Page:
Wednesday Sept 4
Bergen to Flåm

All the clothes that we had hung in the room overnight were dry by morning. Not surprising considering how dry our room is. Raining pretty good this morning but the train station is only across the street, so we didn’t get too wet. Caught the 8:39 train to Voss, a little over an hour away. Transferred to a bus that took us down a series of -18% switchbacks, past a number of high waterfalls, and into Gudvangen, another hour or so trip. Then another transfer to a fjord cruse boat for a 2-hour cruise into Flåm, rain continuing for the whole trip.

Got our room at the Fretheim Hotel and went to the tourist info centre nearby (everything is nearby in Flåm) to find out about the zip line and bike/hike possibilities for the rest of the afternoon. Best choice, considering the wet weather, is to take the train up the mountain (which we were scheduled to do tomorrow as well) to the last stop before Myrdal (Vatnahalsen) and get off. The zip line is about 200 metres to the right. We did as suggested and it was definitely a hoot. The bottom of the 1300-metre long zip line, advertised as the longest in Scandinavia, is at Kårdalen, on the road back down to Flåm. The employees at the top gave us helmets, got us to sign a release (always comforting), strapped us into the slings and set us off gliding through, and out of, the fog into the farmland below. Lucille’s zip line was about 10 metres away and I filmed her the whole way down. Although we couldn’t see bugger all for the first part of the ride, with the whole upper valley enveloped in a cloud, we could still feel the sensation of speed due to the wind whistling past our ears and clothes snapping. It was certainly like flying into the unknown. But, like an airplane coming in for a landing, we broke through the clouds and had a great view of the world beneath us. It took about 90 seconds to travel the 1300 metres, so we never got up to the advertised speed of 100 kph (more like 52 kph) but it was a thrill anyway. The video link of our ride is below. The zip line employee who unhooked us from the apparatus at the bottom also doubled as a goatherd for the Rallarrosa goat cheese farm at the base of the ride. We read later that it had a coffee shop and made wonderful goat cheese, but she never mentioned it so we continued our walk 3 km further down the road to the Blomheller station to wait for the next train back to Flåm. We would have liked to bike the rest of the way, about a 2-hour ride, but it was too wet out and we would have gotten soaked. With no laundry facility in the hotel (we found out the next morning that they DID have a laundry room), we didn’t want to take the chance on our clothes not drying in time for our trip tomorrow.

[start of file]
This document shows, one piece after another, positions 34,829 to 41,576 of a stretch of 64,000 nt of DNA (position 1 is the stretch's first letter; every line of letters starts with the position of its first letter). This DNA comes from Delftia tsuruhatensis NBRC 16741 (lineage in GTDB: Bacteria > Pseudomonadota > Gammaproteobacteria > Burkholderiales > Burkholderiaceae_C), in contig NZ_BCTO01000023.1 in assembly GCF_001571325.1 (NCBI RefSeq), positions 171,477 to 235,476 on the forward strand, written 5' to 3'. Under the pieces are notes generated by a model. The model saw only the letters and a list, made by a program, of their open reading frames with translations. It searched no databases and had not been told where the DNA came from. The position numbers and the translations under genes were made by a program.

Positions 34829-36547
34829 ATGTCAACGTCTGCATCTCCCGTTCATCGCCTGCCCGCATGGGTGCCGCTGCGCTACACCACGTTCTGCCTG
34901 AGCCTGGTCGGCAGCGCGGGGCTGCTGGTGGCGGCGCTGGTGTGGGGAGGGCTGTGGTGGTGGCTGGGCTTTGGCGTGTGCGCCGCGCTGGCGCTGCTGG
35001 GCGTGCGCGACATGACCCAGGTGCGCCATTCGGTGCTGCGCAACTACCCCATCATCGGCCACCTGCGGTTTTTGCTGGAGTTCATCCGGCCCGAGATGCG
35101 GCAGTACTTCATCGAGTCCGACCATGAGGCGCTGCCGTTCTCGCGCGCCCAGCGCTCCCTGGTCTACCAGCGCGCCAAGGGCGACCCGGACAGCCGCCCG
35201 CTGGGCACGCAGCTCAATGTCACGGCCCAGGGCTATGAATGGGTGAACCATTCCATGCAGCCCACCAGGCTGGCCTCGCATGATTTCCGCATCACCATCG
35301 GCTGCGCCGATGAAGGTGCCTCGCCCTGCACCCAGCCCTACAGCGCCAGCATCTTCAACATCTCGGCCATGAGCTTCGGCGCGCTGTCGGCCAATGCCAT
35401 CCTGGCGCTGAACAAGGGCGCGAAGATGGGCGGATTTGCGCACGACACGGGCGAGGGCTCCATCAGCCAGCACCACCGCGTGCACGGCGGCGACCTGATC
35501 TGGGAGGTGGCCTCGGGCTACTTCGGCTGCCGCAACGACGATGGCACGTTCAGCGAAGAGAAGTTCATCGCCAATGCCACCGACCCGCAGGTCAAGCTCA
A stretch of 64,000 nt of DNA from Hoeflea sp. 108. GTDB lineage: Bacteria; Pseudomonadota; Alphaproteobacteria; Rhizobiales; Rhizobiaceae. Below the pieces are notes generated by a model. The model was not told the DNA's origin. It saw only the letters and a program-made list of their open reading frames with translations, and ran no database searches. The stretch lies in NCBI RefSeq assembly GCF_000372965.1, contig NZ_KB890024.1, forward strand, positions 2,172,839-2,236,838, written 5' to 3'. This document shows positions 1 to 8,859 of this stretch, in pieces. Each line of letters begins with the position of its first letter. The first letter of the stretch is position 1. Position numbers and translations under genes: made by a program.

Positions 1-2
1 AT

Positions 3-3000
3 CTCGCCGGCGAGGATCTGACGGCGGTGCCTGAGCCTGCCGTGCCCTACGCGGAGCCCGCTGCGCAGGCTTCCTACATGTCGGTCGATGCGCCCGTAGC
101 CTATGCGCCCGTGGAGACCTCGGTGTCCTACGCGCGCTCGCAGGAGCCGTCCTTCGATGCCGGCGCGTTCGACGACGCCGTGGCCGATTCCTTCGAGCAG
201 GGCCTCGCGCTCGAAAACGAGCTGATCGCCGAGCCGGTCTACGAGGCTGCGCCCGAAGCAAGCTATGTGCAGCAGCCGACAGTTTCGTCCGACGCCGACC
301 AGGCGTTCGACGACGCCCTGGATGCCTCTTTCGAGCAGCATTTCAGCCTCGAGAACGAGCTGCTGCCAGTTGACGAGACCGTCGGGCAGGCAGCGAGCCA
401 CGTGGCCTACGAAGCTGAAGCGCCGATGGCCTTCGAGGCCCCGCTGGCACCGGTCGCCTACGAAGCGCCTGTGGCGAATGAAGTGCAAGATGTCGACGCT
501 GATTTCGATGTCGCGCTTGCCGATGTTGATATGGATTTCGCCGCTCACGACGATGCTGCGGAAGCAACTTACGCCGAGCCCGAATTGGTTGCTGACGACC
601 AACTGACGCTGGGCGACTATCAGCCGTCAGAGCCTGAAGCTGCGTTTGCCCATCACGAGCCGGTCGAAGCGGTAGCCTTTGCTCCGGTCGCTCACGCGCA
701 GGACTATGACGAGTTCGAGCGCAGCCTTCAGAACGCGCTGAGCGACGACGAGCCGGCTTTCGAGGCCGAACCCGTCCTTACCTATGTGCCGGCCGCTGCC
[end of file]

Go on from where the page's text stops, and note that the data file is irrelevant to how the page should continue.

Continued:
Riding the zipline


The zipline disappearing into the clouds below


Goats at the Rallarrosa goat cheese farm enjoying the weather.

Thursday Sept 5
Flåm to Oslo

Our train was scheduled to leave at 12:20 so we just wandered around Flåm, taking a few of the hiking paths around town and looking through all the many clothing stores. We both found jackets that we liked – to be used for x-c skiing this winter – so have even more stuff to take home!

The train ride back to Oslo was 7 hours long and boring, except for the first hour or so when the scenery was beautiful. The rest of the trip just reminded me of home! Arrived into Oslo, had supper and bought tickets for the early express train to the airport tomorrow morning. Early night.

Friday Sept 6
Oslo to Bruges

Up early to catch the train to the airport. The flight to BRU on Brussels Airlines was comfortable enough. Got there in time to catch the direct train to Bruges, so we didn’t have to transfer. It was about a 20-minute walk to the hotel where all 24 of us on the barge trip were staying, along the trail to Minnewater Park and on to Katelijnestraat. Not having any schedule to meet, we stopped for a beer and lunch at a bar on the way. We met some of the group at the hotel, the Ibis on Katelijnestraat. Chris and Susan told us about a free harp recital later in the day near one of the churches and Lucille and I decided to go. Wow! What a good decision. The harpist, Luc Vanlaere, also made the instruments and was definitely a master at them. He played his own compositions on 3 or 4 of his own instruments, without any commentary to break the mood, then did a presentation and a q&a. Very well received by the small (his shop/studio was small) audience of about 25 people. His TripAdvisor reviews give him a rating of 5.0 and I have to agree with them. An unanticipated highlight of the trip so far.